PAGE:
In September, the company hired Brian Potter to lead its sports video business. In November, Jim DeLorenzo, head of sports, Amazon Video, said the company was pleased with viewership numbers, engagement and the reliability/quality of the cloud-based streaming service during its season long experiment streaming Thursday Night Football (10 games, $50 million); though it is too early to say if the company will pursue future exclusive sports broadcasting rights. The company has since done deals that will deliver Prime subscribers 37 ATP tour events (previously owned by SKYAY), the AVP Beach Volleyball tour each of the next 3 summers and docu-series on Michigan Football.


Howie Long-Short: NFL Senior VP, Digital Media, Vishal Shah recently said “we continue to think some of the best days are ahead [for traditional TV partners] despite some shifts in the media landscape.” That doesn’t sound like linear television will be excluded in the next round of negotiations, but the NFL is encouraging interested media companies to bid on both television and streaming rights for the leagues TNF package; leaving the door ajar for the tech giants to receive exclusivity for the first time.

Twitch: The Future of Game Broadcasts?

Twitch, the live-streaming platform most often associated with video games, has agreed to stream up to 6 live G-League (Gatorade sponsored NBA minor league) games. Broadcasts will include interactive overlays (viewers can click a team name/logo for player, team, game and season stats), a loyalty program to reward viewer engagement during broadcasts (i.e. custom emotes for group chat) and the ability for users to provide their own live commentary (over the game feed) via the Twitch co-streaming feature.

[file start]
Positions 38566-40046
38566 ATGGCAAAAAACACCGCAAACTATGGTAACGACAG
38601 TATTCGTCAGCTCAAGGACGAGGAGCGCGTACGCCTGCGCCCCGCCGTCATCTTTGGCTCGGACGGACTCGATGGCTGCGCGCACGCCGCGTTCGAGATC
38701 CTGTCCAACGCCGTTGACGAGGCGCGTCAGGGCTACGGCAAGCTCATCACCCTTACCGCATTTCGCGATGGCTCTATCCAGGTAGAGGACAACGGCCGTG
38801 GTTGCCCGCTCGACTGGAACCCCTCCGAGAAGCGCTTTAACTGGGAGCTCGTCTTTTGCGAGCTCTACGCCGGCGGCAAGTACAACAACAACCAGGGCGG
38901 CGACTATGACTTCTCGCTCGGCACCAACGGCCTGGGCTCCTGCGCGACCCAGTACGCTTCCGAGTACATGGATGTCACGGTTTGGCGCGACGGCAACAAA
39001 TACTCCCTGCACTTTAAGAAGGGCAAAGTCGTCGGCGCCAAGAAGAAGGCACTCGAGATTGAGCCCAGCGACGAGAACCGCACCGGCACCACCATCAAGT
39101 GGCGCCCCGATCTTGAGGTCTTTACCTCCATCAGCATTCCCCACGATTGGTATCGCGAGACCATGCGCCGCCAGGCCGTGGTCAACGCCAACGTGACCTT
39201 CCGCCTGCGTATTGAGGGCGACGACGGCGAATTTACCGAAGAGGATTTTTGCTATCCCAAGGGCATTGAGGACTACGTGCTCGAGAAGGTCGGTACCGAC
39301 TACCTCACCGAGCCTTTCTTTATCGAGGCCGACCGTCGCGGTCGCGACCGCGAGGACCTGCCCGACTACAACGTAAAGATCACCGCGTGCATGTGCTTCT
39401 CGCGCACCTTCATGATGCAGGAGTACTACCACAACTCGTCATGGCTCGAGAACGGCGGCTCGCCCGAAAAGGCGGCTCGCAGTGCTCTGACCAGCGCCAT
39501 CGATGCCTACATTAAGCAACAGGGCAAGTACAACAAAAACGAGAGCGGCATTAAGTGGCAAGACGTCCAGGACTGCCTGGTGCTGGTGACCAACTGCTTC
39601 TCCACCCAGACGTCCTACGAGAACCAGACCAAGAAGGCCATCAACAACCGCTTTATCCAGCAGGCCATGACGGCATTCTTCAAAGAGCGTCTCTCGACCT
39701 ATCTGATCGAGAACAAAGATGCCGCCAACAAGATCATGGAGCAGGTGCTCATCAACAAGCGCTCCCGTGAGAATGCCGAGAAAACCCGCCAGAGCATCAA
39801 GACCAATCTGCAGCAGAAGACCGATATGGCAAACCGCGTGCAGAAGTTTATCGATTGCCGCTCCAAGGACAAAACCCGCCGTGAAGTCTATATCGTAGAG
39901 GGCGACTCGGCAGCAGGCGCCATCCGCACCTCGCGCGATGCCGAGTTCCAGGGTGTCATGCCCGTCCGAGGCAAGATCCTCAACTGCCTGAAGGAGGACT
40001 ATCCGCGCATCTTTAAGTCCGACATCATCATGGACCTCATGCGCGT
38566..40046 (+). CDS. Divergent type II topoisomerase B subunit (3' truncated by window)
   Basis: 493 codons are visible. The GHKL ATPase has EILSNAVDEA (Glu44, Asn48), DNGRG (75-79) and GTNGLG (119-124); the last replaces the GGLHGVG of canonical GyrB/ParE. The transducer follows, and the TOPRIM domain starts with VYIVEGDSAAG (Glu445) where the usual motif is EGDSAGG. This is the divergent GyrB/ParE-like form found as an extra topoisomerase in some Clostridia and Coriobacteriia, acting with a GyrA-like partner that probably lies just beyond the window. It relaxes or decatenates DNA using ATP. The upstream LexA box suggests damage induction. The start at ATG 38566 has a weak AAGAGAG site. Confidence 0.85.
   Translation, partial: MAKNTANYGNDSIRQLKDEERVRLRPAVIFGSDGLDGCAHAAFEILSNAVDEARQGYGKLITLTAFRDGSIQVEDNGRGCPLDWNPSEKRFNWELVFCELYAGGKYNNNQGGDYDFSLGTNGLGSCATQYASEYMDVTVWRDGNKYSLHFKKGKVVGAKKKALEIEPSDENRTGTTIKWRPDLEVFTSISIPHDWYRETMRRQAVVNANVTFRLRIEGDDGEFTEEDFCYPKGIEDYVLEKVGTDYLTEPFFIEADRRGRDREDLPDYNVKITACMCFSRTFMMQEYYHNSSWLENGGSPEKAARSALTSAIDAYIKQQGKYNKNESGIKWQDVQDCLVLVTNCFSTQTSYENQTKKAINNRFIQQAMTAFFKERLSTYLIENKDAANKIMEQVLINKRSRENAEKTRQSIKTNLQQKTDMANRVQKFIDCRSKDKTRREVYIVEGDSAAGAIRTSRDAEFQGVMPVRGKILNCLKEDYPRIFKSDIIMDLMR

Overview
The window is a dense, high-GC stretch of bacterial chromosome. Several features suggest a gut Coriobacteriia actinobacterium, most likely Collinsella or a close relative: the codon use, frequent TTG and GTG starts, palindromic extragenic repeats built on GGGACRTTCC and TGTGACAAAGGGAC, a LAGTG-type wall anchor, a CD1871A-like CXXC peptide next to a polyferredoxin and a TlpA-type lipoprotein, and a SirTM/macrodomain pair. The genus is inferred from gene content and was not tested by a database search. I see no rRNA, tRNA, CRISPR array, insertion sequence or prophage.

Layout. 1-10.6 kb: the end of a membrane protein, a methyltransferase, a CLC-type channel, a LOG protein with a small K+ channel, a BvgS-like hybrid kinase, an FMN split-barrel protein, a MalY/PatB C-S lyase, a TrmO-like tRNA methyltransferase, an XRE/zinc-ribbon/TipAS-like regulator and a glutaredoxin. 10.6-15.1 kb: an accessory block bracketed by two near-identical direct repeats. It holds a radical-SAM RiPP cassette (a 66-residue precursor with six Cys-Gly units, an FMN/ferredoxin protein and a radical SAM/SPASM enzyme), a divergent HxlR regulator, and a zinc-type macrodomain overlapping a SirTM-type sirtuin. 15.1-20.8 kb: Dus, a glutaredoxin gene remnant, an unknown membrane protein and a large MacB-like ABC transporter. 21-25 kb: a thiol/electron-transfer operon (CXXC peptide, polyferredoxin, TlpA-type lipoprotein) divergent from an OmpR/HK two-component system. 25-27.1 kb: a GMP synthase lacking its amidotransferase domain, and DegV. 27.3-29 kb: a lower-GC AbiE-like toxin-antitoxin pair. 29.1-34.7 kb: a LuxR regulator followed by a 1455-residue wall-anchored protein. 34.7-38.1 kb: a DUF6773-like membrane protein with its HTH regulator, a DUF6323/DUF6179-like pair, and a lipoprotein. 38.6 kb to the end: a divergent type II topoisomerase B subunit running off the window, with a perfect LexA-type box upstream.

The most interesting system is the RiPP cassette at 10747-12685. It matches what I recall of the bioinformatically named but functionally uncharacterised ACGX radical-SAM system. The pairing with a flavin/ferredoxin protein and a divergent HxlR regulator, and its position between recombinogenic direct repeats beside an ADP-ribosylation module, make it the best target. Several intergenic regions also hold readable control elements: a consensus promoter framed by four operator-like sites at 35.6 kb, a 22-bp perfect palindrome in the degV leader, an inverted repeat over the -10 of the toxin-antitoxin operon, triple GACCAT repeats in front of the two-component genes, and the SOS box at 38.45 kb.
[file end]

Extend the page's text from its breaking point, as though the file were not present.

Fan Marino: NBA Commissioner Adam Silver has gone on record stating he’d like to see changes in the way sports broadcasts are presented; pointing out the lack of live stats and chatter surrounding the broadcast, that gamers have become accustomed to. I’m not ready to give up Mike Breen, Marv Albert and Ian Eagle for Towelliee; but it’s worth watching to see if anyone else is.

To join our free daily email newsletter list, sign-up here!

RCI May Sell Blue Jays, Worth $1.65B+